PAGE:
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Rappel accident, 60' fall
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bearbreeder


Dec 23, 2012, 7:07 PM
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Re: [billl7] Rappel accident, 60' fall [In reply to]
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you really cant see anything from the photo ... but i believe that they mean it was clipped above the leg loop, not within it at all ... the autoblock would not hold and will probably go right against the ATC ...

if you are going to clip a backup, do so on the INSIDE of the leg loop, not the buckle side if it has speed buckles ..

even better extend the atc off a sling and clip the backup to your belay loop

failure to test and poor rappel technique is the root cause of the accident IMO


billl7


Dec 23, 2012, 7:25 PM
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Re: [bearbreeder] Rappel accident, 60' fall [In reply to]
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bearbreeder wrote:
you really cant see anything from the photo ... but i believe that they mean it was clipped above the leg loop, not within it at all ...

That's what I initially thought too. I later realized for me the word "above" was misleading. The marked-up photo from the forum link is pretty clear though. I've embedded in this photo the related text from the forum. The biner was clipped back to the leg loop.


(This post was edited by billl7 on Dec 23, 2012, 7:26 PM)


milesenoell


Dec 24, 2012, 10:47 AM
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Re: [billl7] Rappel accident, 60' fall [In reply to]
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If that's the case then let me venture the question: How likely is a correctly rigged autoblock to fail?

Whether it was rigged correctly or not, I thought they were always suspect, but I've never heard anybody try to quantify it.


billl7


Dec 24, 2012, 10:51 AM
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Re: [billl7] Rappel accident, 60' fall [In reply to]
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On the topic of whether the autoblock might have ridden up agains the ATC and so been pushed down by the ATC during the fall:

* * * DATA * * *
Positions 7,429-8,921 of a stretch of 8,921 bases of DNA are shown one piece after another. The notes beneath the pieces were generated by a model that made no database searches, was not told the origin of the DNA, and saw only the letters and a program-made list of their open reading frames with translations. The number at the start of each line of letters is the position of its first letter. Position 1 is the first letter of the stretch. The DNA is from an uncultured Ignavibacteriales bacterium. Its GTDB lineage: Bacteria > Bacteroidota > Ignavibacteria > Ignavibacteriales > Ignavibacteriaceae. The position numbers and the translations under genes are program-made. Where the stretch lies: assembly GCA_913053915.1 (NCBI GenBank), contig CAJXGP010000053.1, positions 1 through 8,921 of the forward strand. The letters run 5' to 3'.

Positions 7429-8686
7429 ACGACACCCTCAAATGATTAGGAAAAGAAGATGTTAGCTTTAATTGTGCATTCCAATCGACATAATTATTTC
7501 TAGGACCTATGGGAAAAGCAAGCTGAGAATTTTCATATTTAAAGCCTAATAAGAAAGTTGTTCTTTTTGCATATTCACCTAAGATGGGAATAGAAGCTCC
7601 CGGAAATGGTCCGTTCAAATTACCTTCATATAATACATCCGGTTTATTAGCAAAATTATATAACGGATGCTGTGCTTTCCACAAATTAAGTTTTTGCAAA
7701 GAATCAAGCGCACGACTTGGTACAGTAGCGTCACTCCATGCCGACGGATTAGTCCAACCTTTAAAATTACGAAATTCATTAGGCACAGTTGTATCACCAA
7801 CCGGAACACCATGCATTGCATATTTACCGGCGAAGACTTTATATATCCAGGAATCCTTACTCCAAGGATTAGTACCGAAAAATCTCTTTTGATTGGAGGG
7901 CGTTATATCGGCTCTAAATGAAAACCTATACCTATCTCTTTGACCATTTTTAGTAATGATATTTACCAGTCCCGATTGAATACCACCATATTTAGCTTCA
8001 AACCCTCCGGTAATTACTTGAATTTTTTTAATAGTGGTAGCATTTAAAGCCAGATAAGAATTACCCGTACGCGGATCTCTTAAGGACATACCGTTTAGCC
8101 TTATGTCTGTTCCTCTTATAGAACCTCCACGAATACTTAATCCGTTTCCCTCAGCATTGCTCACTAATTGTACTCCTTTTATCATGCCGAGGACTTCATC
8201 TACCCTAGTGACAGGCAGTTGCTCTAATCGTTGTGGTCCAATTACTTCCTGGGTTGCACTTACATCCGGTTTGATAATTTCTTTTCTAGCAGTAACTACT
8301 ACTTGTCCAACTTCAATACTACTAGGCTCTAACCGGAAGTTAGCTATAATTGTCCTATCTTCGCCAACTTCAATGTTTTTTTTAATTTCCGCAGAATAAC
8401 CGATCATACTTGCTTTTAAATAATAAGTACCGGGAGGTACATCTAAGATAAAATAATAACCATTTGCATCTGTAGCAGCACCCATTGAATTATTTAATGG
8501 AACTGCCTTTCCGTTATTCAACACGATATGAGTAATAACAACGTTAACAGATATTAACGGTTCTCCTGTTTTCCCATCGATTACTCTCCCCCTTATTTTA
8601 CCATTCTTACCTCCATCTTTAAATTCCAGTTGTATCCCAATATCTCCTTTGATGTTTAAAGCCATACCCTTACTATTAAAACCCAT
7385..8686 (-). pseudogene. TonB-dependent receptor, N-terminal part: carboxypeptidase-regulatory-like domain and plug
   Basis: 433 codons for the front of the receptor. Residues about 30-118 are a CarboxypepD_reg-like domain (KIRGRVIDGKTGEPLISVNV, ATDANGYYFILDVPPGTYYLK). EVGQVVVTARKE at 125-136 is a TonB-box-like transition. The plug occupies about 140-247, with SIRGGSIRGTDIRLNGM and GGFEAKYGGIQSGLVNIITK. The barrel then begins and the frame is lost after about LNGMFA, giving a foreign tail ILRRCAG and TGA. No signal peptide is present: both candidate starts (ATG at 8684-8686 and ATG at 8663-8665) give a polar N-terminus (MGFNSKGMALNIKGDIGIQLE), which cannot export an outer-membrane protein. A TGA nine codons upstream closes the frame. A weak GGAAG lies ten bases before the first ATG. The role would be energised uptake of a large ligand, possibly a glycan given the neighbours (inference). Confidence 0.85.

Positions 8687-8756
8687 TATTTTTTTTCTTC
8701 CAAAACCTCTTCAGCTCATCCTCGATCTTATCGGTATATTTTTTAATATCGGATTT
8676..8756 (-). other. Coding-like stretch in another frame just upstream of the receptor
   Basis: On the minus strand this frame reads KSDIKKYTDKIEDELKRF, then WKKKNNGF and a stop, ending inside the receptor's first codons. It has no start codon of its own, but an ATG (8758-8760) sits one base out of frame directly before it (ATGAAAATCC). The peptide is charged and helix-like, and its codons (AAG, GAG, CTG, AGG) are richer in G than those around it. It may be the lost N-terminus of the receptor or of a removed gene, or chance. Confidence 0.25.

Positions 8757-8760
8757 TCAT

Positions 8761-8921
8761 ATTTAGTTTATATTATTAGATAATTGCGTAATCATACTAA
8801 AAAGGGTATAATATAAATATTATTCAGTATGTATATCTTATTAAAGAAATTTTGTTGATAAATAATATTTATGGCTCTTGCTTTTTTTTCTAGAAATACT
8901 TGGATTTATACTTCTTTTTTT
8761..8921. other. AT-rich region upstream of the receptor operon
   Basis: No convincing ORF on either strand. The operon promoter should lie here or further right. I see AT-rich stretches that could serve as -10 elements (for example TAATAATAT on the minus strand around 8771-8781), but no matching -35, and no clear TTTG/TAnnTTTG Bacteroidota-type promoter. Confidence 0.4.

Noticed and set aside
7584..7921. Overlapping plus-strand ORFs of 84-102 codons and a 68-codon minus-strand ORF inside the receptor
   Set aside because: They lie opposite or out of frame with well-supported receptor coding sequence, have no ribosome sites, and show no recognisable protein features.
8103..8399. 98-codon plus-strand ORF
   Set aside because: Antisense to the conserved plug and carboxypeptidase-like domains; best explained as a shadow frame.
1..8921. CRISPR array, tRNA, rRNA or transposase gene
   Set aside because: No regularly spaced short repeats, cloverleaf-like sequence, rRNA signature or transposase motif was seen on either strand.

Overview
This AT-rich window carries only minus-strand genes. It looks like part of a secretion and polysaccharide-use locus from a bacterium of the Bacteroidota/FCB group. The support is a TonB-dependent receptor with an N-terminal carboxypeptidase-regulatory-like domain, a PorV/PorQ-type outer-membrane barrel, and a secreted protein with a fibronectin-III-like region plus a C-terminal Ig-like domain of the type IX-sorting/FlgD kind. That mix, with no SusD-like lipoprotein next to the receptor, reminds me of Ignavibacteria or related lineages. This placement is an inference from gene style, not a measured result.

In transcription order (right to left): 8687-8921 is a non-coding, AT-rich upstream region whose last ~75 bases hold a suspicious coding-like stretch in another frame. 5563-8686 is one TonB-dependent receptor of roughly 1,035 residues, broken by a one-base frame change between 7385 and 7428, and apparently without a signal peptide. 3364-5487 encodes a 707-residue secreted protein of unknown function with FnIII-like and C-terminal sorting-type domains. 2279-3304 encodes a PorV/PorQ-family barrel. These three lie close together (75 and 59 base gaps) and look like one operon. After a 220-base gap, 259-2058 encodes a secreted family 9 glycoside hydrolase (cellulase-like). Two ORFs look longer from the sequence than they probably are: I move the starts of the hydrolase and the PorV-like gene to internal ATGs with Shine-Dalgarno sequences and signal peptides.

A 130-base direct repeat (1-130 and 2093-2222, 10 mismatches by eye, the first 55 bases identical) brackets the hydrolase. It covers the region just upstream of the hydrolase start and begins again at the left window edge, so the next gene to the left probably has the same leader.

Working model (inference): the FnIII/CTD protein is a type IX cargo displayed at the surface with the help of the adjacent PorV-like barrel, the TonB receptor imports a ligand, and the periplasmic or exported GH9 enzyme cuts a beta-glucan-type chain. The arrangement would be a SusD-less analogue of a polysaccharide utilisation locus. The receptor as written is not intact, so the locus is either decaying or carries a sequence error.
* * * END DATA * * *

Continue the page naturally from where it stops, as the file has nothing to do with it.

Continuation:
The autoblock was a rather tight assembly down at the leg loop; the shiney cylinder is the biner clipped to the leg loop and the yellow is the autoblock cord:


Here's a cleaner shot of part of unfortunately just part of the rig:


At the beginning of the fall, it appears to be appreciably below the ATC; he's already let go of the break strand:


Well into the fall, the autoblock still appears to be appreciably below the ATC. If one imagines where the inflection point of the rope is behind his arm, that is about where the ATC is:


I'm willing to assume there was sufficient separation between the ATC and the autoblock ... although I'm thinking more separation would be better.

Bill L


billl7


Dec 24, 2012, 11:20 AM
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Re: [milesenoell] Rappel accident, 60' fall [In reply to]
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milesenoell wrote:
If that's the case then let me venture the question: How likely is a correctly rigged autoblock to fail?

Good point. At the same time, it's one thing to say that a bowline is correctly tied. Or a double fishermans is correctly tied. An autoblock has variables (some listed below) that necessitates something more than "is this the config I am used to seeing?"

(above, I'm probably saying things that you already include in "correctly rigged" - just want to be explicit.)

In my limited experience with an autoblock, it seemed to be a kind of balancing act between too loose to catch and too tight to be smoothly slid down by the hand. The consequences of too loose are obvious. For too tight, it's both an annoyance and a distraction during the rap. Maybe this balancing act is why some in this thread have emphasized testing the set up to see if it seems to catch (albeit in the config of a given pre-rap test) - to get the balancing act just right.

Assuming the ATC didn't push the autoblock down during this fall, perhaps the failure here has to do with one or more of the following - any of which will reduce the chance that the autoblock is going to grab on its own:

* the number of wraps around the rope being too few (perhaps combined with the ends of the cord not being held in close proximity or crossed (akin to kleimheist)?);
* the relative diameters of the cord to the rope; the author of the video indicated the rope was a 9.0 mm rope; the coils of an oversized cord will not cinch down on a relatively small diameter rope as readily as a cord of lesser diameter;